Best Reports From the Past 12 Months

Best Reports From the Past 12 Months

January 29, 2019
In the News

As 2019 gets underway, we want to make sure that you’re equipped with the most up to date information on plant science in sustainable agriculture. So we have created a list of the most influential reports published over the last 12 months. Take a look to make sure you didn’t miss any!

01

A Special Report on the Impacts of Global Warming

Global Warming of 1.5°C: Intergovernmental Panel on Climate Change (IPCC)

This United Nations report looks at the predicted impact of global warming of 1.5°C above pre-industrial levels and related global greenhouse gas emission pathways, in the context of strengthening the global response to the threat of climate change, sustainable development, and efforts to eradicate poverty. It established, among other findings, that “populations at disproportionately higher risk of adverse consequences with global warming of 1.5°C and beyond include local communities dependent on agricultural or coastal livelihoods”.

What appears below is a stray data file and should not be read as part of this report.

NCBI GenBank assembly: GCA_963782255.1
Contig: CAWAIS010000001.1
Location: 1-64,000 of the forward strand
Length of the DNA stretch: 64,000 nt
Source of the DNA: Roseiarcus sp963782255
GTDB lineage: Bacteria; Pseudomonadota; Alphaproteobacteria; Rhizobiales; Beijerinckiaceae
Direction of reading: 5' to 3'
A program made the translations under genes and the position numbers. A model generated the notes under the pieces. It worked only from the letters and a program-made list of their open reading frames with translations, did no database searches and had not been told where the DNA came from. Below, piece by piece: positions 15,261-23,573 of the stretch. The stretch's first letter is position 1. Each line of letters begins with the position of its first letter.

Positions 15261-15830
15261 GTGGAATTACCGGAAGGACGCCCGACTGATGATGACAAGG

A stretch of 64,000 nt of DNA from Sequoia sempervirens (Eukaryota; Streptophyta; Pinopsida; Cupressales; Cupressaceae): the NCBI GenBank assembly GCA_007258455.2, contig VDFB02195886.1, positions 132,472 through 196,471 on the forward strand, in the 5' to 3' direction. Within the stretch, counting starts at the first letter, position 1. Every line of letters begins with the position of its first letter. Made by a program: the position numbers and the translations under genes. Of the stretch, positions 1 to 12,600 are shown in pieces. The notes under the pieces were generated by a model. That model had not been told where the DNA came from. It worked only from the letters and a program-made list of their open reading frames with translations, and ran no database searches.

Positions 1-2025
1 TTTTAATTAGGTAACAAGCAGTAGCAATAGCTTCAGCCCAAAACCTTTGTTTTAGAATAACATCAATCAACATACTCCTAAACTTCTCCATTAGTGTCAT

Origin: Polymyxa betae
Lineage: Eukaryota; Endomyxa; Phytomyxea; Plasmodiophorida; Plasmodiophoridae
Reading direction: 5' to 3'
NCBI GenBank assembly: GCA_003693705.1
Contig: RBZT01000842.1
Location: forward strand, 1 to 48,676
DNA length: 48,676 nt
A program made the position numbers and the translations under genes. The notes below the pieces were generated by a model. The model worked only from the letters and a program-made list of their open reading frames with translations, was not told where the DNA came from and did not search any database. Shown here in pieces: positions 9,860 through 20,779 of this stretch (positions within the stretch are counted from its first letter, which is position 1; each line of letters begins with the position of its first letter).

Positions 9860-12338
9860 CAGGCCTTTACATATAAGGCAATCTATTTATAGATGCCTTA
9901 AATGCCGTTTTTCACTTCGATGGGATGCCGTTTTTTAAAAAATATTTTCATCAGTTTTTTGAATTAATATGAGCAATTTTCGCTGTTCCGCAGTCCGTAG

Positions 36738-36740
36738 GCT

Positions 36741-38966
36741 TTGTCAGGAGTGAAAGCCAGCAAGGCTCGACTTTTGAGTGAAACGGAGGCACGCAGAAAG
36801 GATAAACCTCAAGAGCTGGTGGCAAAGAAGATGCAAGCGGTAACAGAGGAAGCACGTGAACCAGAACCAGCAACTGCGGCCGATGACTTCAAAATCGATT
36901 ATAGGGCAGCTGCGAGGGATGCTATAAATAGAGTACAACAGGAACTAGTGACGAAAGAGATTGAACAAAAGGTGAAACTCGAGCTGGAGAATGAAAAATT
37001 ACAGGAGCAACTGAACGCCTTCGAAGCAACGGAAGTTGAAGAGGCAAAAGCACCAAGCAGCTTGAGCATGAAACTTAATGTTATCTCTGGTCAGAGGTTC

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02

Report of Projected Insect Pressure Increases

Increase in Crop Losses to Insect Pests in a Warming Climate: Deutsch, Tewksbury, Tigchelaar, Battisti, Merrill, Huey, and Naylor

Climate change causes erratic weather patterns, extreme temperatures, and changes in natural resources. This report adds increases in insect pressure to crops to the list of things farmers have to worry about if temperature rises by two degrees Celsius above pre-industrial levels. Under this scenario, farmers could lose 59 billion kilos of wheat –more than the entire wheat production in the US in 2017, 92 billion kilos of rice, and 62 billion kilos of maize.